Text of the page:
Sandra Bernhard riffs on stars, family and more at The Ark
So when the TV, film and stage star found herself performing for a half-filled room at The Ark on Friday night, in her home state of Michigan, she made no attempt to hide her annoyance.
“Thanks everybody from Michigan for coming out tonight,” said Bernhard, drily. “ I thought, ‘I’m going to get back to Michigan, I haven’t been there in a while.’ And it’s like, ‘Oh, gee, great. Thank you for a half-filled room. Thanks for making a girl feel welcome.’”
Pointing out her couture—a sleeveless, knee-length black dress with a plunging V neckline, paired with patterned black tights and black Manohlo Blahnik heels—Bernhard continued, “I’m giving glamorous road warrior for about 50 people at The Ark.”
But, as if to reward those who did brave frigid temperatures to come out, Bernhard added, “You get all the prizes and the cookies tonight.”
Among the prizes and cookies was an eclectic handful of songs—sung by Bernhard, backed by a three piece band (guitar, drums, piano) also dressed in black. The musical lineup included a rousing cover of Laura Nyro’s “Stoney End,” which opened the show; Mocedades’ Eurovision hit from 1973, “Eres tu”; a satirical reprise of Lady Gaga’s ultra-somber, Thanksgiving special performance of “I’m on the Edge”; “Before the Parade Passes By,” Friday night’s hands-down musical highlight, from the classic musical “Hello, Dolly”; and REO Speedwagon’s “I Can’t Fight This Feeling,” which closed out the nearly 90-minute set.
Along the way, the crowd got to hear about why Bernhard doesn’t like to refer to her longtime girlfriend as her “partner” (“What are we, in some sort of a law firm together, doing some litigation and light lovemaking on the side?”); what her friend Michele Lee’s house is like (“10,000 square feet of ‘Knots Landing’ fun”); and her recent experience at Jane Fonda’s 75th birthday party, where she rubbed elbows with Sally Field, Lily Tomlin, Joni Mitchell, Rosanna Arquette and Warren Beatty.
“I’m old, old, old, dear friends with Warren,” Bernhard said. “I used to hang out at the house on Mulholland around the butcher block kitchen table eating freshly baked chocolate chip cookies and shooting the s***. We never got it on. We kissed a little bit at the Four Seasons Hotel in Toronto, but that’s as far as it went. That’s why he trusts me and still loves me. And Streisand came in, looked me up and down, like she always does. Threatened.”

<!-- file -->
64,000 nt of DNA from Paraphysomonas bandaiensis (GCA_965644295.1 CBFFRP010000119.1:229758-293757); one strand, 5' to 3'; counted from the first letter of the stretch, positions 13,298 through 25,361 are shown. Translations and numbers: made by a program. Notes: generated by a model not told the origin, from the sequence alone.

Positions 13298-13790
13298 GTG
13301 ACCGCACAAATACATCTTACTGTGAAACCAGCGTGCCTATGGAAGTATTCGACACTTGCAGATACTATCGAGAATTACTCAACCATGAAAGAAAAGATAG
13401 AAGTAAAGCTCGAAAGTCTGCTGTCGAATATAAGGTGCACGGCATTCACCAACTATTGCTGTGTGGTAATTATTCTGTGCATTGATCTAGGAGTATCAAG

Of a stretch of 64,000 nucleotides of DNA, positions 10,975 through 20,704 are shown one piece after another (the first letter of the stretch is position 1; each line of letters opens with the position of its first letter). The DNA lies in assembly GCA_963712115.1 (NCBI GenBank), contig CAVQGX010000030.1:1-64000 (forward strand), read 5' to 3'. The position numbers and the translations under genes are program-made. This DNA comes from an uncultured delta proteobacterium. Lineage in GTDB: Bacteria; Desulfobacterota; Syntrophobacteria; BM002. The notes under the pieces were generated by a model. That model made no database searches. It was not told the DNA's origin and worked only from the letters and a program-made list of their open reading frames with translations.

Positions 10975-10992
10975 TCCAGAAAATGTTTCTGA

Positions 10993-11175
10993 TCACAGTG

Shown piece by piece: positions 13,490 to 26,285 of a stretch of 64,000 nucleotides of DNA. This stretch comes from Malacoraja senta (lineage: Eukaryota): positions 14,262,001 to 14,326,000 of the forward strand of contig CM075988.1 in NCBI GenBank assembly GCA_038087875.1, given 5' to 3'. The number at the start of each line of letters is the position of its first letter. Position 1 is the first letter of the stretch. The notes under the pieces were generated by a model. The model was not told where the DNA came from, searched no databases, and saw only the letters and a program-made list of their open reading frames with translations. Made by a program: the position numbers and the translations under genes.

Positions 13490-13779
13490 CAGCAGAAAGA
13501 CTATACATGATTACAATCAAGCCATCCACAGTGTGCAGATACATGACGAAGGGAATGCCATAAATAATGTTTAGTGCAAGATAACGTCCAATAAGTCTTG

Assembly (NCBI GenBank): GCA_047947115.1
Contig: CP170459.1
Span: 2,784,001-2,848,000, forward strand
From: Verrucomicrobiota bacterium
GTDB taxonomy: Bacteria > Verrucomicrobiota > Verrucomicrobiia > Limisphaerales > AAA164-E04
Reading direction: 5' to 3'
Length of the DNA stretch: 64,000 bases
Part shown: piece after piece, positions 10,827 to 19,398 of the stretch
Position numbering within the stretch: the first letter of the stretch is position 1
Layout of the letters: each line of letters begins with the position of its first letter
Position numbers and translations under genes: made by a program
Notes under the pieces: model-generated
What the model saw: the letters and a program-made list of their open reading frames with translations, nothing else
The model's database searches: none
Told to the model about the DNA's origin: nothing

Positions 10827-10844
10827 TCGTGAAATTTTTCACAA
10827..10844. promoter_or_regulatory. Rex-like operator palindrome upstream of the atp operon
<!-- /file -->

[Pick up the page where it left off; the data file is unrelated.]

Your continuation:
Bernhard’s cabaret-like show has an edgy, stream-of-consciousness vibe, so tangents and detours are simply part of the ride.
Additional topics included: Bernhard’s strong preference for Whole Foods over Trader Joe’s, Michelle Obama, and Michele Bachmann, with whom Bernhard shares a common experience: both women worked on Kibbutzim in Israel at the same time in the 1970s.
“I thought, what was Michelle Bachman doing in (Israel)? Some light reconnaissance work for the rapture?” Bernhard quipped.
Bernhard, who has a 14-year-old daughter (Cecily), has never made parenting a building block of her comedy, but during Friday night’s show, she talked about a recent family vacation; the Halloween costume Bernhard rejected for her daughter (“We’re not doing ‘sexy panda.’ Pull it back”); watching “America’s Top Model” re-runs with her daughter (a bit that includes Bernhard’s hysterical, must-see impression of host Tyra Banks); and Cecily’s comedy preferences.
“Cecily is completely unimpressed by me and my comedy,” said Bernhard. “She loves Amy Poehler. Amy Poehler’s adorable. But Amy Poehler isn’t telling her to hang up her wet towels, either.”
Friends Cindy Safilian of West Bloomfield, Robin Nice of Troy, and Mary Ann Kirsbaum of Sylvan Lake were among those who came out to see Bernhard’s show.
“I loved to hear about her hobnobbing with the elites,” said Nice.
“I personally loved it,” said Safilian of the show. “She has a beautiful voice and she’s hilarious.”
And Kirsbaum, likely speaking for a number of women in the crowd, noted, “I was jealous of her shoes.”